American Aquafarms buys Maine Fair Trade Prospect Harbor property

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American Aquafarms has purchased Maine Fair Trade Lobster’s property in Prospect Harbor, East Coast Seafood Group’s Chief Executive Officer, William Blais, has announced.

In an email send on 29 April, the Ellsworth American reported that Blais confirmed the “real estate deal closed today,” stating how “Maine Fair Trade Lobster has been under contract for well over a year.”

The sale of the seafood processing facility comes after the Gouldsboro Selectmen in the area voted unanimously to extend a moratorium on finfish aquaculture for another six months. The local group claimed that the extension was required to review and refine licensing ordinance and potentially make amendments to industrial-scale operations, such as American Aquafarms’ proposal.

The moratorium was first brought into effect to allow for local officials to have the time to make changes to ordinances, so they can better regulate aquaculture activities. While it is in effect, municipal permits and construction related to industrial projects can’t occur.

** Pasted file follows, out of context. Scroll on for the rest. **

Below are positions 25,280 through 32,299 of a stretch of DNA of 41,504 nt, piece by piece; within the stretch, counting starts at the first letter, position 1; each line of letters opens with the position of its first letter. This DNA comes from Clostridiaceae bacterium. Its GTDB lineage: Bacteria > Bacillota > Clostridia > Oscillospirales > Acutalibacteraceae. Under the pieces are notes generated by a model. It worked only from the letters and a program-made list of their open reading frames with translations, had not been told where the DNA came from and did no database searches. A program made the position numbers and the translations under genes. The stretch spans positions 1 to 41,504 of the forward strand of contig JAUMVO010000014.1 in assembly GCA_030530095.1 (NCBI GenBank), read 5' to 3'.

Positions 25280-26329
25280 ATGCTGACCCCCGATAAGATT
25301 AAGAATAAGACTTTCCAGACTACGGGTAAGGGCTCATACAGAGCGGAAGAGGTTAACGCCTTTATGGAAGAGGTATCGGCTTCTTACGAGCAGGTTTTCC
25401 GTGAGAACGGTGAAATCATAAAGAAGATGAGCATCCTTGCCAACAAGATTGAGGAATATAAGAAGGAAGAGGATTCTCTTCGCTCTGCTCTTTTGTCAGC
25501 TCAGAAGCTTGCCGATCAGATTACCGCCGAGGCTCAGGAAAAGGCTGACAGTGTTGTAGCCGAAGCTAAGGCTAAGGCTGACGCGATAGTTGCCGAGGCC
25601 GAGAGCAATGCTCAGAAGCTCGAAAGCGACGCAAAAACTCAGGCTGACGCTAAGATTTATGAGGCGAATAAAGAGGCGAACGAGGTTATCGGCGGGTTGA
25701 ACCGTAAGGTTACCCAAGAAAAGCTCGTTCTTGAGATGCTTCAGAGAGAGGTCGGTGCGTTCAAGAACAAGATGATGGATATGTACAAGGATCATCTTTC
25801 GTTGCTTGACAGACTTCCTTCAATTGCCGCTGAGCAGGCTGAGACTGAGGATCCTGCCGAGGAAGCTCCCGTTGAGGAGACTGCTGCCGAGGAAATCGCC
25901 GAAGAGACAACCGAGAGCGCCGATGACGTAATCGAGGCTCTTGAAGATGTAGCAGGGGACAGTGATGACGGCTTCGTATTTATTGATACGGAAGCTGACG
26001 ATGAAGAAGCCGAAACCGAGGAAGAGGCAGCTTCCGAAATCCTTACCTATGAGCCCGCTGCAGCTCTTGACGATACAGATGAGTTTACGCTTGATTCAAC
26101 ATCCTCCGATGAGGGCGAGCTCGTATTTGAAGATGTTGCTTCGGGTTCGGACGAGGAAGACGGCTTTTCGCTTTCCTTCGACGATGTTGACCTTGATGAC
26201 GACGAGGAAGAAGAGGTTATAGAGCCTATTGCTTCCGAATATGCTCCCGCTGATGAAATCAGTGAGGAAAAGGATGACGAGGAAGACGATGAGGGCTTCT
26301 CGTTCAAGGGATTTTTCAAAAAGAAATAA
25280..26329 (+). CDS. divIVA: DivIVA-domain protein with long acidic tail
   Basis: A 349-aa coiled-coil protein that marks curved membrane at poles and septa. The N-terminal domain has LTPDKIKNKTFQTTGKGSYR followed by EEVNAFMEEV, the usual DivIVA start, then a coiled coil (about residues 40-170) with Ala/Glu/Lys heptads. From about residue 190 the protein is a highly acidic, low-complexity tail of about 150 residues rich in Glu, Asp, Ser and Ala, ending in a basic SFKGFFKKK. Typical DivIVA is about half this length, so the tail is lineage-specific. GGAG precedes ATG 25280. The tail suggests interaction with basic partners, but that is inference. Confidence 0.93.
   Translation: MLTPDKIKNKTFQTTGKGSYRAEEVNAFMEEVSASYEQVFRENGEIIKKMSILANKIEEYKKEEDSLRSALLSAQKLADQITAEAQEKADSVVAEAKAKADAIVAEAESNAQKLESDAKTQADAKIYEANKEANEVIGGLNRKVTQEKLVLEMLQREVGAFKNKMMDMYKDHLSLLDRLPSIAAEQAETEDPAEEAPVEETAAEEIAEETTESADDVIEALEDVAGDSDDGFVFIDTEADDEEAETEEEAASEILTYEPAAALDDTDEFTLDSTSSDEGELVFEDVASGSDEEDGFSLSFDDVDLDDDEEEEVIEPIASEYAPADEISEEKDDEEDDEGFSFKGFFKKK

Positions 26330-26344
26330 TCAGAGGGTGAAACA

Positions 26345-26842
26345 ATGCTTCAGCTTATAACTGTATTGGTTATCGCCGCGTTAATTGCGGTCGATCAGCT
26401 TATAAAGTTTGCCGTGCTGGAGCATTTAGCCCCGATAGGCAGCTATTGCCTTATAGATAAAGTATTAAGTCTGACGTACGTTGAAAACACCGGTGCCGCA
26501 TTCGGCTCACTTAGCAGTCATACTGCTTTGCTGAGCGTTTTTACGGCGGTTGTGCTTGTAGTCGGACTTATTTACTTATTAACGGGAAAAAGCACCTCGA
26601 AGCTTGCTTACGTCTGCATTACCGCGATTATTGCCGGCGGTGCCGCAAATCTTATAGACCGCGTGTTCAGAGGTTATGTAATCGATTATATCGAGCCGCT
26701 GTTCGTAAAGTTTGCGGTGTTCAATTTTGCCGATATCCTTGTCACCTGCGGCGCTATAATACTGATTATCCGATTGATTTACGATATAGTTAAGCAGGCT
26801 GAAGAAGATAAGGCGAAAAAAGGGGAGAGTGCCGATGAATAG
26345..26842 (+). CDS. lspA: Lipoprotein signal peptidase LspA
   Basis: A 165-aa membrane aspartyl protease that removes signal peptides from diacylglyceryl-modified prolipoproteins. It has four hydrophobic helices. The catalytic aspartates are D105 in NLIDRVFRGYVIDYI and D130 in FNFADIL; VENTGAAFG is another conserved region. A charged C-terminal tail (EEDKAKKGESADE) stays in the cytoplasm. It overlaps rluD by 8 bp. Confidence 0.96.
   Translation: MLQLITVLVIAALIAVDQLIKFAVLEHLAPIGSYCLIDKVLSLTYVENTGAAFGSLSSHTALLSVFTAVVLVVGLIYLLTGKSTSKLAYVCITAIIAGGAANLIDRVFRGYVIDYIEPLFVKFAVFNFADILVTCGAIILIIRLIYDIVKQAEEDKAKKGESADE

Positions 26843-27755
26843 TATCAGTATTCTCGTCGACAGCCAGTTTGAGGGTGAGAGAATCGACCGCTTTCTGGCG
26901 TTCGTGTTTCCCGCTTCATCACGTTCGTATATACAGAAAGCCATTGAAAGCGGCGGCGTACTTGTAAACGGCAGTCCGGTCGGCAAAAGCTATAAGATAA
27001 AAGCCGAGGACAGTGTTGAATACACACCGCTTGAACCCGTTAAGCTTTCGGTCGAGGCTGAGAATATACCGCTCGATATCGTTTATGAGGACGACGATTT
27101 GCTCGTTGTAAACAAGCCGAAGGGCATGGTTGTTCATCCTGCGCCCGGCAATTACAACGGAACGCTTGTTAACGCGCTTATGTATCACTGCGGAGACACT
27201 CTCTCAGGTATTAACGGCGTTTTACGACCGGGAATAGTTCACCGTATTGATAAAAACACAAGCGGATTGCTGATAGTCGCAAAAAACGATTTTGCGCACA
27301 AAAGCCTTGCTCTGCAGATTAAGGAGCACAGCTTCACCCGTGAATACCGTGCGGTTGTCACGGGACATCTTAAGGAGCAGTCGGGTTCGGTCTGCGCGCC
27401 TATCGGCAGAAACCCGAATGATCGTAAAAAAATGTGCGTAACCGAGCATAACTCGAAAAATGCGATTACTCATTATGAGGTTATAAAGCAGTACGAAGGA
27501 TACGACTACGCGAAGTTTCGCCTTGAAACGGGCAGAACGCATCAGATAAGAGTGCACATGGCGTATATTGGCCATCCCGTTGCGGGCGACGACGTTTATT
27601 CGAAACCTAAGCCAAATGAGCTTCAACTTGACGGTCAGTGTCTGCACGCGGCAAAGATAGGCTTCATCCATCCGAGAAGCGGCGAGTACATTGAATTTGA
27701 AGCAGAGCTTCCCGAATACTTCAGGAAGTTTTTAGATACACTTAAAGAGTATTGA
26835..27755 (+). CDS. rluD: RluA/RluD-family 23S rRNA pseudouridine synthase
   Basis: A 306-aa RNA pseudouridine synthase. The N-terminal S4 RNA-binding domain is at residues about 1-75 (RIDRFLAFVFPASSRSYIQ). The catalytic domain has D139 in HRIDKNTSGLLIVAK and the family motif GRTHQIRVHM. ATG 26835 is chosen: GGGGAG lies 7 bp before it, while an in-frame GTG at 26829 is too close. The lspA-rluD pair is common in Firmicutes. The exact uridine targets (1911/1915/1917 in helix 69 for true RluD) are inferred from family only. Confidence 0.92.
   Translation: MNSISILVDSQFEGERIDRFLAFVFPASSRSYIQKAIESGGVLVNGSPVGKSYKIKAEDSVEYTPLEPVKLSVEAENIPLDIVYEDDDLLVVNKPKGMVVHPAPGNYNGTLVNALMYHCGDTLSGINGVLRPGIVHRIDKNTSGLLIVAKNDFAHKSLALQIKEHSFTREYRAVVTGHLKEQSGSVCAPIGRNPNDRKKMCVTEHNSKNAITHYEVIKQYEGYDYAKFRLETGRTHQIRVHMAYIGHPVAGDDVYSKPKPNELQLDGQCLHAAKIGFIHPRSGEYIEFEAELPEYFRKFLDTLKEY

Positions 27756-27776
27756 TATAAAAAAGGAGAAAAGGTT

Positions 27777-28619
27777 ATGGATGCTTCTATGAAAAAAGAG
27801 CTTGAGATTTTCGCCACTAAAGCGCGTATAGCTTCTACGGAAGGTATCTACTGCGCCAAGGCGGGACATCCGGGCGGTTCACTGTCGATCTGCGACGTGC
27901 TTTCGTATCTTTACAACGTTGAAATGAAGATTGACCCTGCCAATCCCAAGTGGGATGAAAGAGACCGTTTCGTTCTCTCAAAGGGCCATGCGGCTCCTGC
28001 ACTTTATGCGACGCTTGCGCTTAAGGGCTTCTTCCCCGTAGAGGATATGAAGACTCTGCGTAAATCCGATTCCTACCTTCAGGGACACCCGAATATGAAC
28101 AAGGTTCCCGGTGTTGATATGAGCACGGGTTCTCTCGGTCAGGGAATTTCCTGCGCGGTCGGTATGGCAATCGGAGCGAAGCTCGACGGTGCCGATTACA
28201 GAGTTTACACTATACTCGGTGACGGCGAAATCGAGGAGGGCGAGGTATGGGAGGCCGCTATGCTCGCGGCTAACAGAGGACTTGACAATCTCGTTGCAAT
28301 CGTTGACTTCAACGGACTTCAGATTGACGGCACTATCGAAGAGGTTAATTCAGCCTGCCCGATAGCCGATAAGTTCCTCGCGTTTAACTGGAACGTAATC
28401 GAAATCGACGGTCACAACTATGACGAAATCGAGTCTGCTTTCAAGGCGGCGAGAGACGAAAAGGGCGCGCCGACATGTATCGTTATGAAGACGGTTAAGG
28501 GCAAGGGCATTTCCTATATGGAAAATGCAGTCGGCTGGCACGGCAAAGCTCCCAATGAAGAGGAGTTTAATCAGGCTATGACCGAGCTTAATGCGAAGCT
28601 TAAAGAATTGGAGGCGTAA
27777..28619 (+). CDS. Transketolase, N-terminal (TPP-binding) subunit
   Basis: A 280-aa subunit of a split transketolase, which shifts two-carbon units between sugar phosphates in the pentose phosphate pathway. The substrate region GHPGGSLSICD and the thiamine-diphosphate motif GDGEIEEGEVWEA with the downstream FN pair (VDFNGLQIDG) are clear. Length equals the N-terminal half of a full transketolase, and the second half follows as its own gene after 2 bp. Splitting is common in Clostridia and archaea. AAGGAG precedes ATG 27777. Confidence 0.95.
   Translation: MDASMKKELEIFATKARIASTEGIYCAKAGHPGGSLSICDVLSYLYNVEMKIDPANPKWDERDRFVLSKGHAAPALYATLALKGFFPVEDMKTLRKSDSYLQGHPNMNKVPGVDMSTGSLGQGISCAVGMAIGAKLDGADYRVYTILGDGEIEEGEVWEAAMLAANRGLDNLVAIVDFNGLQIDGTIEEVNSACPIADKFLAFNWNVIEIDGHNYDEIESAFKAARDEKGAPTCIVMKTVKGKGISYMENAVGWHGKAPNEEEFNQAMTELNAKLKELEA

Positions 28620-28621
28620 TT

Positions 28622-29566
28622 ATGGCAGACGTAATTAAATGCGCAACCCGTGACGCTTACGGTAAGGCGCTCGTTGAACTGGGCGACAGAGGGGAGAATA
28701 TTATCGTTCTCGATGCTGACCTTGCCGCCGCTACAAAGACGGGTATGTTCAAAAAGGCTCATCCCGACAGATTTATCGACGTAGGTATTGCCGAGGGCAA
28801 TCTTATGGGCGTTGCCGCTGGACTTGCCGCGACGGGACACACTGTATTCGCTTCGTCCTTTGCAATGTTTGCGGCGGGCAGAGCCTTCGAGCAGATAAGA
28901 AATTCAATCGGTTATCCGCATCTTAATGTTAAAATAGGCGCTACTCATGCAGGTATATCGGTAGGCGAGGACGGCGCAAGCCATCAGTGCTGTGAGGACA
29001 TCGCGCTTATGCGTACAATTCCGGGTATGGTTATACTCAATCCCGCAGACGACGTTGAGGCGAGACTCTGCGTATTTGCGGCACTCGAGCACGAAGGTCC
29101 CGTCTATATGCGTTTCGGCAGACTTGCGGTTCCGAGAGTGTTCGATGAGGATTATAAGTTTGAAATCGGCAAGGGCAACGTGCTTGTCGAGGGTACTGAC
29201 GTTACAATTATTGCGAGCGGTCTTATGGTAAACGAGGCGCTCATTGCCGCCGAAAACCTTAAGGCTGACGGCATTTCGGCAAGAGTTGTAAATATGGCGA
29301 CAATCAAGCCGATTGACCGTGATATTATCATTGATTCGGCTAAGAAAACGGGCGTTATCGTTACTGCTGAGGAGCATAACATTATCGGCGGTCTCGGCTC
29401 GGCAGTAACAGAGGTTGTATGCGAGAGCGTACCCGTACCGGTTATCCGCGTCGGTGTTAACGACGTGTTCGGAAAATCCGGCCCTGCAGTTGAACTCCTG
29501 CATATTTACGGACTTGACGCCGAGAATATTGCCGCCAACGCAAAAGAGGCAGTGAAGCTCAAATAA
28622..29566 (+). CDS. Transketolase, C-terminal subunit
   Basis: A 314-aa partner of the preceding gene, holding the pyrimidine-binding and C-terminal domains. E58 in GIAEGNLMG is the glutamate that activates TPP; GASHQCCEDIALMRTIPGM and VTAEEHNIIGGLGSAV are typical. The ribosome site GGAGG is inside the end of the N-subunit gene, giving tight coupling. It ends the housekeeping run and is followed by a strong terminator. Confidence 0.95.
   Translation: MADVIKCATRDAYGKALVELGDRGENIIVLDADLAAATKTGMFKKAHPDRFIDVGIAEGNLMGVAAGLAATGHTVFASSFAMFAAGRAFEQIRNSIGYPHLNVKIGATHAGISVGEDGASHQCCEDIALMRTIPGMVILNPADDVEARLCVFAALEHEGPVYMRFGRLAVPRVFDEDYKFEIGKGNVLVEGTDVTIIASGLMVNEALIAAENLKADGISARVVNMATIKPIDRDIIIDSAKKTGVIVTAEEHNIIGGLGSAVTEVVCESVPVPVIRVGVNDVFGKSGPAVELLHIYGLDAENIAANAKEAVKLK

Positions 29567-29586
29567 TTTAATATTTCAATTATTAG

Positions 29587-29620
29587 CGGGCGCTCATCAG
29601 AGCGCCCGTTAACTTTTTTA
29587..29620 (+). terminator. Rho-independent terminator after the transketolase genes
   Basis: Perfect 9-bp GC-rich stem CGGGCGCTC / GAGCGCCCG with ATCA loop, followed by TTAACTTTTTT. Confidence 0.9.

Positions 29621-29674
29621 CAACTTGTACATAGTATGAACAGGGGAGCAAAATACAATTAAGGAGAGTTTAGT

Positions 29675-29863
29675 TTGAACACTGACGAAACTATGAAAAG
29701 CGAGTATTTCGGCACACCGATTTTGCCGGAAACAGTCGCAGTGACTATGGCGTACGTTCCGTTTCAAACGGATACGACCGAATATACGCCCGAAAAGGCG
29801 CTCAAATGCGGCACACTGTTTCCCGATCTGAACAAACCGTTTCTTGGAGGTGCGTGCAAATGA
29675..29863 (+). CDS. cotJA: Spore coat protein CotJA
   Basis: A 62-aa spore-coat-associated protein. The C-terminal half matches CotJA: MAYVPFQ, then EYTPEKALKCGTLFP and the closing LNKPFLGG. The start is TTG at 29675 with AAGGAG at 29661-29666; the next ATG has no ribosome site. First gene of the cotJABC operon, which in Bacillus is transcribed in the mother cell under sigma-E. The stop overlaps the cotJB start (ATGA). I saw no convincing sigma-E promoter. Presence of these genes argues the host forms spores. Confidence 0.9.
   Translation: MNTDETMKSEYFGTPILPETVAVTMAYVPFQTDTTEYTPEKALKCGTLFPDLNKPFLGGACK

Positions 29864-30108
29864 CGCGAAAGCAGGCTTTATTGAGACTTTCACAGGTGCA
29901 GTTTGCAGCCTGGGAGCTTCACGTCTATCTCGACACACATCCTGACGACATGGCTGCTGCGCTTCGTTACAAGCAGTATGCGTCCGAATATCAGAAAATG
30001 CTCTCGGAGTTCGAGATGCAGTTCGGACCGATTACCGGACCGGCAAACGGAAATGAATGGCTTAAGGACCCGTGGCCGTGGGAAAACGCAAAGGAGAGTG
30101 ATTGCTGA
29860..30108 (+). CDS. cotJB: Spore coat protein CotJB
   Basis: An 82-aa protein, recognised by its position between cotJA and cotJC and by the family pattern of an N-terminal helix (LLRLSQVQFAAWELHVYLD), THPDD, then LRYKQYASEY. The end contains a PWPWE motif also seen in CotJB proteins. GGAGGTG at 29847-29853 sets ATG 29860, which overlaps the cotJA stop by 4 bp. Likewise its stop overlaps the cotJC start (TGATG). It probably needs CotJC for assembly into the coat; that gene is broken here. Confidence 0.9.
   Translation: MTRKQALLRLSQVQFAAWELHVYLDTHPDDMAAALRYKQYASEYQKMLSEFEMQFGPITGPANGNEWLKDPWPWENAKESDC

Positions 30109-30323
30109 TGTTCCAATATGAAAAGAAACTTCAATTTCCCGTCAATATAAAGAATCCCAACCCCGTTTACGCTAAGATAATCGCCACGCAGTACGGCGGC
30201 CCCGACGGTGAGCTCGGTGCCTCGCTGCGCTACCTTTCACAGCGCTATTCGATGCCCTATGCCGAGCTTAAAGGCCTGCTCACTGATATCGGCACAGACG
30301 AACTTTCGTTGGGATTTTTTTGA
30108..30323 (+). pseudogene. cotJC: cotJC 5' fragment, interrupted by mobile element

Dana Rice, the local Select Board Chairman, justified the moratorium, describing the situation as an “extraordinary thing” amid controversy over American Aquafarms’ proposal to farm 66 million Atlantic salmon in Frenchman Bay, discharging 1.4 billion gallons of diluted water into the inlet per day.

American Aquafarms recently faced a setback in Maine, when the state’s Department of Marine Resources (DMR) terminated the application for the company’s $300 million project on Wednesday over concerns about the company’s plan to source its eggs from AquaBounty.

Thomas Brennan, the director of project development at American Aquafarms, confirmed the company is set to take “a pause to understand” the decision that has placed the plans to grow Atlantic salmon in net pens in the area into limbo.